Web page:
You must now handle digital data where you used to handle 35mm film slides or Polaroid prints.
It most regards the digital methods are quicker, easier, and cheaper than film, but do require
an initial investment in careful design and training. Your digital system is based on standard digital cameras, and so is
compatible with ordinary software for capturing, post-processing, and cataloging digital photographs.
Your upgraded digital retinal camera should, with occasional maintenance, provide decades of
Lowering resolution on the camera:
Since the highest resolution images of the camera are much finer than the optical resolution
of the Topcon instrument, you may wish to set the camera to record lower-resolution images.
This will decrease storage space and improve tethered transfer times.
These settings are found on the camera's "Quality" menu.
If you want to have live previewing and capture of photos on a computer while shooting
with the Canon camera, consider using "tethering" software.
This type of application uses a "tether" from the camera to the computer via a USB cable.
A simple version is included with the Canon camera software support disc.
DSLR Remote Pro (http://www.breezesys.com/DSLRRemotePro/)
is one popular aftermarket package sold for this application.
Tethering to a computer with a large display is the best way to instantly
review your photos for proper focus and exposure while you still have a chance to retake
a missed shot.
The small display on the camera does not adequately reveal the quality of the image focus.
Instruments without accessory ports:
The Topcon TRC-50XF retinal camera is similar to the TRC-50X model, except that the TRC-50XF
omits the upper port for a second camera as provided on the TRC-50X.
On the TRC-50X it is preferable to install the digital camera on the
upper port and retain the original film camera (and its better viewfinder) on the rear port.
This method is not available to upgrade the TRC-50XF since it does not provide an upper port.
A similar situation applies to upgrading the previous Topcon models TRC-50VT and TRC-50V
(both upper and rear ports like the TRC-50X) versus the TRC-50F and TRC-50FT (upper port only).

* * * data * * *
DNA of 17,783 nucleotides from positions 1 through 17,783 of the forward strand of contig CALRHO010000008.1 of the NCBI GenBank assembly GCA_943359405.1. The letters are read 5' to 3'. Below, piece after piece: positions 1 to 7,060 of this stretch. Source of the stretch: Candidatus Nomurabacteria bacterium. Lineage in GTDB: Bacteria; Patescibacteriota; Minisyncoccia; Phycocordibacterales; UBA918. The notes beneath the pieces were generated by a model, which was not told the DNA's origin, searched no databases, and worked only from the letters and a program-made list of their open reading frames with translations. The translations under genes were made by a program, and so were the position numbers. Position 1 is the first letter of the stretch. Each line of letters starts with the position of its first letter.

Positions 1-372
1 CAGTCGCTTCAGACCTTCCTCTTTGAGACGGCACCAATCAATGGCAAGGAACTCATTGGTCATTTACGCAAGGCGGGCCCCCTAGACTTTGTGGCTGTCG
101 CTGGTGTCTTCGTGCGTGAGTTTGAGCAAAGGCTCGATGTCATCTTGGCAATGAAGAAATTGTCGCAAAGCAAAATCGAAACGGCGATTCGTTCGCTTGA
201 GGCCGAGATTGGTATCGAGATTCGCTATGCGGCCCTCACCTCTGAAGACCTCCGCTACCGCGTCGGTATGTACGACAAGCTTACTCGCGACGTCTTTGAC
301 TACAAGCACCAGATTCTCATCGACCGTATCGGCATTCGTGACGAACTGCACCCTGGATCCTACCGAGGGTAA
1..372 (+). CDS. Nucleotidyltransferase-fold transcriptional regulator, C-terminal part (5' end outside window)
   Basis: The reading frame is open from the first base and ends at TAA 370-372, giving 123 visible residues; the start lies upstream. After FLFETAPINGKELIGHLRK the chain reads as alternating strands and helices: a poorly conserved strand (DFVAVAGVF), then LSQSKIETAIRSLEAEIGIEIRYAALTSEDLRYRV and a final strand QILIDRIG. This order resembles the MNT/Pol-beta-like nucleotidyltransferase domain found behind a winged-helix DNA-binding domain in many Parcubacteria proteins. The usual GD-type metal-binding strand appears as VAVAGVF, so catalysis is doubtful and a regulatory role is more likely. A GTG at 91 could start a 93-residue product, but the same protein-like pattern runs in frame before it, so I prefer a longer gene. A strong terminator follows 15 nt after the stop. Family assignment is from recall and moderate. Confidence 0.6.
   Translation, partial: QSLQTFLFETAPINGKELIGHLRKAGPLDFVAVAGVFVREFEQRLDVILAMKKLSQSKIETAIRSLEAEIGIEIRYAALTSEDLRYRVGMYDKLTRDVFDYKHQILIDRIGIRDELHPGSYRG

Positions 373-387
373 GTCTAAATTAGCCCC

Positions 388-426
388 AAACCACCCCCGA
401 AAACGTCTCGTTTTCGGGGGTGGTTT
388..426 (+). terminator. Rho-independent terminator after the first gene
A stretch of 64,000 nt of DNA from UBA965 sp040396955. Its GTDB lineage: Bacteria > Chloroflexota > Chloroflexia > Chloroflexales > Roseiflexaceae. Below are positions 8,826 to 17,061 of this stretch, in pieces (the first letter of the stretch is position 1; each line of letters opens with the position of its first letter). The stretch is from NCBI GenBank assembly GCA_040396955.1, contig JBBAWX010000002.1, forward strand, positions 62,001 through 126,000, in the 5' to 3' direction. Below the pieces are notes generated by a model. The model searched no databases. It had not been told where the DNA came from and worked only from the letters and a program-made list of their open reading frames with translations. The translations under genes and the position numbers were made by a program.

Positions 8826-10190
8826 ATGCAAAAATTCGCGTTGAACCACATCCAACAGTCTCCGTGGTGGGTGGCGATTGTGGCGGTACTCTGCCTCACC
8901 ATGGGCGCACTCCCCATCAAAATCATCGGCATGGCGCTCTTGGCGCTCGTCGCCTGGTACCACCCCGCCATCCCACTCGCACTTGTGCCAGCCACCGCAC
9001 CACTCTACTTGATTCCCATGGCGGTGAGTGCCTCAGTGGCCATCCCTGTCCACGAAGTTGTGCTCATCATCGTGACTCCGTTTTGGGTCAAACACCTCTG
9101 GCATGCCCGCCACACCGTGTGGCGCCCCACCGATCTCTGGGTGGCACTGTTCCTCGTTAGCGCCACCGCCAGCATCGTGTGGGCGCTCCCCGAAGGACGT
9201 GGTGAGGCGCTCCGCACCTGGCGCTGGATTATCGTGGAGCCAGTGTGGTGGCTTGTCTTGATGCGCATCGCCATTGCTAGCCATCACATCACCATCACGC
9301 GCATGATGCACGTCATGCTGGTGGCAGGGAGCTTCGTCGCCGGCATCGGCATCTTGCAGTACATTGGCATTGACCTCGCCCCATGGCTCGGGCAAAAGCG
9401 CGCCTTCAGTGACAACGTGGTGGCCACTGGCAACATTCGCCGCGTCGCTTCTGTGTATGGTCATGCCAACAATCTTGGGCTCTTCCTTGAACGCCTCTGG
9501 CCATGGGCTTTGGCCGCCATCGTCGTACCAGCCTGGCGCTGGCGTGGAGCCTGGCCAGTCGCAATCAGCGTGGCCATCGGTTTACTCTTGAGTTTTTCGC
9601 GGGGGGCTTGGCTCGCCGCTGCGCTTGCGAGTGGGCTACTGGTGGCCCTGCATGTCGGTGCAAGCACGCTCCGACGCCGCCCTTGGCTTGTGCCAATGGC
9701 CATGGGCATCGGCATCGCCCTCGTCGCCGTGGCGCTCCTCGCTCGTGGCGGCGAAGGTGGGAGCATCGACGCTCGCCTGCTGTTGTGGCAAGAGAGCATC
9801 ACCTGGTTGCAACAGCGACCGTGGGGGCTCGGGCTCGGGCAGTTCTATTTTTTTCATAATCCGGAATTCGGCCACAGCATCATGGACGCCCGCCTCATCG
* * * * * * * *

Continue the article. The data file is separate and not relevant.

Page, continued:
Figure 1. Digital upgrade components for the Topcon TRC-50XF retinal camera.
Components of the digital upgrade include the viewfinder magnifier-inverter for the Canon digital camera,
the bayonet adapter ring, and the electronic interface cable.
Figure 2. Rear port of the Topcon TRC-50XF retinal camera.
This is the rear port of the instrument with the film camera removed, where the digital camera will be attached.
Observe the electronic interface round receptacle above and to the right of the camera attachment.
This will receive the new electronic interface cable.
Figure 3. Canon 5D Mark II digital SLR camera body with bayonet adapter ring for the Topcon TRC-50XF attached.
The adapter ring inserts, turns, and locks, like the rear of a standard camera lens.
Observe that the Topcon side of the adapter ring has a small slot at the top.
Figure 4. Canon 5D Mark II digital SLR camera body with adapter ring and viewfinder magnifier-inverter.
This shows the Canon digital camera as adapted for the Topcon TRC-50XF.
Figure 5. Canon digital camera attached to Topcon TRC-50XF.
This shows the close fit of the digital camera body to the rear of the Topcon instrument.
Electronic interface cable is connected to the Topcon connector, and wrapped around the
camera to connect to the camera's hot shoe on top and shutter remote on the left.
The cord from the hot shoe connector may exit to either the right or left of the camera.
Figure 6. Overall view of the digitally upgraded Topcon TRC-50XF.
This shows the compact arrangement of the digital upgrade.
Not shown are an optional tethered PC for instant transfer and review of the digital photos, and
an optional HDTV for live viewfinder HD video and instant photo review.
Instrument headrest has been removed for this photo.
Copyright 2009, 2010, 2012, 2013, 2017 Richard J Kinch.